Third, abusers are notoriously secretive. If one actually comes to a priest to deal with the guilt of what he or she has done, that’s an opportunity for priests to help the person get help and do reparation, including turning oneself in. Sometimes that might be one of the few chances to try to stop the abuser before others are hurt. 

Finally, priests just simply won’t break the seal, even under threat of fine, imprisonment, or execution. 

None of this seems to matter in leaders in these three Australian territories. Because of the sins of some abusive priests, there is now a full-scale assault on every priest’s Sacred duties with regard to Confession, which is, basically, a direct, punitive attack on the priesthood and the Church itself. Even though a priest will not break the seal, it is a form of moral waterboarding to threaten him with fines, imprisonment or worse for not doing so. 

The only way the law will be able to be enforced, moreover, will be through entrapping priests, in one of two ways: first, by sending in faux penitents to see what the priest will do when abuse is falsely confessed, since it’s unthinkable that a real abuser would ever report a priest for not betraying him; second, by interrogating Catholic abusers as to whether they ever confessed their sins to a priest, perhaps in exchange for some leniency. Any priest named would be incapable of defending himself because of the seal, whether the abuser actually confessed the sin of abuse to him or not. 

In the United States, all 50 states and the District of Columbia have enacted statues protecting confessional privilege or some communication between clergy and faithful, like similar privileges granted to the communication between spouses and between attorneys and clients. But there have still been attacks on the privilege. In Oregon, in 1996, prison officials surreptitiously recorded inmate Conan Wayne Hale’s confession to Father Timothy Mockaitis and sought unsuccessfully to use it in court. In Louisiana, Rebecca Mayeux sued Father Jeffrey Bayhi and the Diocese of Baton Rouge for Bayhi’s allegedly not reporting to authorities what Mayeux says she had said to him in Confession in 2008, that she was being abused by an elderly parishioner. Mayeux was suing under the state’s mandatory reporter law that has language “notwithstanding any claim of privileged communications,” including presumably confessional privilege. Ultimately the Louisiana State Supreme Court ruled in favor of the Seal of Confession.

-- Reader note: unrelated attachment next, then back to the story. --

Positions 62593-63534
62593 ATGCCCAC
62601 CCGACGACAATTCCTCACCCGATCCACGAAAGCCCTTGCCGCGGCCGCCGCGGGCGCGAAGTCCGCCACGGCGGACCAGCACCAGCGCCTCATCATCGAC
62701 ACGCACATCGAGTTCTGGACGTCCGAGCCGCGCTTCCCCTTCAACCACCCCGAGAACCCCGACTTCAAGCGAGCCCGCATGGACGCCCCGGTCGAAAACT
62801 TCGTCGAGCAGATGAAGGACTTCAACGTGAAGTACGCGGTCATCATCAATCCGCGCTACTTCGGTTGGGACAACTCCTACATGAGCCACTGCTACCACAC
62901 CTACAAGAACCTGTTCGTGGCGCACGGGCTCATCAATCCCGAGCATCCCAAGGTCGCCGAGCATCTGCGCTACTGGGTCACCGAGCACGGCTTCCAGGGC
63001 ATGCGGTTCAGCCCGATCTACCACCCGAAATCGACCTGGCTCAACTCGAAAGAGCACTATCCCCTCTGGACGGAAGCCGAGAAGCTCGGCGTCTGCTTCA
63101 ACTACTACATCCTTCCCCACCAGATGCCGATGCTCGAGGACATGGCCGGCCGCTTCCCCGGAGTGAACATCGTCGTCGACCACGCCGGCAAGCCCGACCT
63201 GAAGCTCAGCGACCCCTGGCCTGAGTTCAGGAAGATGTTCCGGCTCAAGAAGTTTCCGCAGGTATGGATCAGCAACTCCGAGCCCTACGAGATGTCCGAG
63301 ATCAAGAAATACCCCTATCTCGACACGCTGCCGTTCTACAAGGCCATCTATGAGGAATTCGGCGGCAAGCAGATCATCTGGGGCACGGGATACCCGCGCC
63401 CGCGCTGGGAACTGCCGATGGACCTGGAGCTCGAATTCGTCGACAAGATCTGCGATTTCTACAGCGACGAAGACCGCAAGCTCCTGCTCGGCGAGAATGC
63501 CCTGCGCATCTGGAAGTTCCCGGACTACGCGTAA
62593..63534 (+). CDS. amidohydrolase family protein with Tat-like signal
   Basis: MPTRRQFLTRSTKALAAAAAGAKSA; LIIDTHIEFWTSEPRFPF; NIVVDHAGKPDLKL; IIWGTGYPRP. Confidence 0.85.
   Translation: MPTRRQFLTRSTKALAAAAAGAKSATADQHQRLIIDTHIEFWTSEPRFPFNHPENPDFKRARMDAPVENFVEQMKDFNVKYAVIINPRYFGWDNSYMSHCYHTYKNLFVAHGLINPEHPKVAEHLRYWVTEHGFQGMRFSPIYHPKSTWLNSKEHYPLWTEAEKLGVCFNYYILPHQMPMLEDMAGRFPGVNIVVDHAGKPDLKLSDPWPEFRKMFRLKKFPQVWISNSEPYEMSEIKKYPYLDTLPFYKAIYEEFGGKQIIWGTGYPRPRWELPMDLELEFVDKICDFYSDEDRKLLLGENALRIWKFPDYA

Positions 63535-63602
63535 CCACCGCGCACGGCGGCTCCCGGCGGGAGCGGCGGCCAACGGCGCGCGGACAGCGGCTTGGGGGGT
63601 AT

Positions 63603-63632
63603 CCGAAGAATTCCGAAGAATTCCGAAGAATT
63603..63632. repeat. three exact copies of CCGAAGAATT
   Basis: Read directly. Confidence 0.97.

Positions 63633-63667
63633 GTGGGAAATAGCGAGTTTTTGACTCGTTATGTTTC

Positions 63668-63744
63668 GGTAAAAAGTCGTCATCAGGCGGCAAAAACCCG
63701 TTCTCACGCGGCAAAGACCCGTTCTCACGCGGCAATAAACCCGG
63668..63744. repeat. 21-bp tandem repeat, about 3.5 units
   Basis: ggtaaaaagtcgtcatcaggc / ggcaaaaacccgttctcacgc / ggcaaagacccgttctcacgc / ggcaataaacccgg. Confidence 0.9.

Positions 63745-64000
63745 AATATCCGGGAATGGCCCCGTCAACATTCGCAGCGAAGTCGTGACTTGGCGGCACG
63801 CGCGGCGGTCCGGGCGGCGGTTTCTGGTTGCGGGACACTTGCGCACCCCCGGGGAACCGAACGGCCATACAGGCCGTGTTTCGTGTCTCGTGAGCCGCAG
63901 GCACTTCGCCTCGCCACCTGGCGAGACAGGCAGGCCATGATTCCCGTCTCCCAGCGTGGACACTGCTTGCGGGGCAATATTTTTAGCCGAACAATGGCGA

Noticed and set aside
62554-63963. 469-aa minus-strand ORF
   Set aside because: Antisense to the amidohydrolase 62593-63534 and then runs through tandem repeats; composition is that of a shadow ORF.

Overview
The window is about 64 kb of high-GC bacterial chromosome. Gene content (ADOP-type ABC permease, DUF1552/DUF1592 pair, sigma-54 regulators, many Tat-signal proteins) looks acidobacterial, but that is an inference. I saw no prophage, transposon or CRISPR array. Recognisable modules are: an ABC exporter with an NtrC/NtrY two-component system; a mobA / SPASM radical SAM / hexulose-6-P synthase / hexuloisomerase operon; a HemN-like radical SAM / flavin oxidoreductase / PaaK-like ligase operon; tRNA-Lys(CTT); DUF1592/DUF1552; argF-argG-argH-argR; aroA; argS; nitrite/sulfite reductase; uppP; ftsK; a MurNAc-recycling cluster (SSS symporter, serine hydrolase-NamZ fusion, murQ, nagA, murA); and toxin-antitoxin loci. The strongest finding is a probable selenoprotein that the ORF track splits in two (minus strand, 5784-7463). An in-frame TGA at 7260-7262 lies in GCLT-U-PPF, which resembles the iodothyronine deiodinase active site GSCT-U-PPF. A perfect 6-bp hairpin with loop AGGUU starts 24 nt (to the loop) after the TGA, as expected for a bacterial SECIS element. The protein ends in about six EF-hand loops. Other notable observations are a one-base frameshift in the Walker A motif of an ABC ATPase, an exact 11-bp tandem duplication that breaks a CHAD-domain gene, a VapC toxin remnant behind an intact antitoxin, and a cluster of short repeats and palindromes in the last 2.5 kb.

There’s no reason not to think, however, that mandatory reporting laws for sexual abuse, like those in Australia, Louisiana and elsewhere will not continue to be used to try to undermine the Seal of Confession. Because of the priests’ inviolable adherence to the seal, such attacks would be at first purely symbolic: a way for a state to assert that the laws of God and the Church must be subject to the laws of the land. They could also prove, however, to be a means to try to damage the Church, by prosecuting faithful priests as criminals for protecting whatever any penitent tells him, and by giving the faithful a reason not to frequent the Sacrament, under the hysteria that priests might somehow share what they say with third parties. 

One of the goods that we can pray God will bring out of the assault on the seal of the Sacrament is that people will grow in greater awareness and esteem of what every priest will die for. We can also pray that Catholics will ask themselves: If a priest loves them enough to go to jail and die for them and to protect what they confess to God, might they take the Sacrament more seriously and receive it more frequently? 

Anchor columnist Father Landry can be contacted at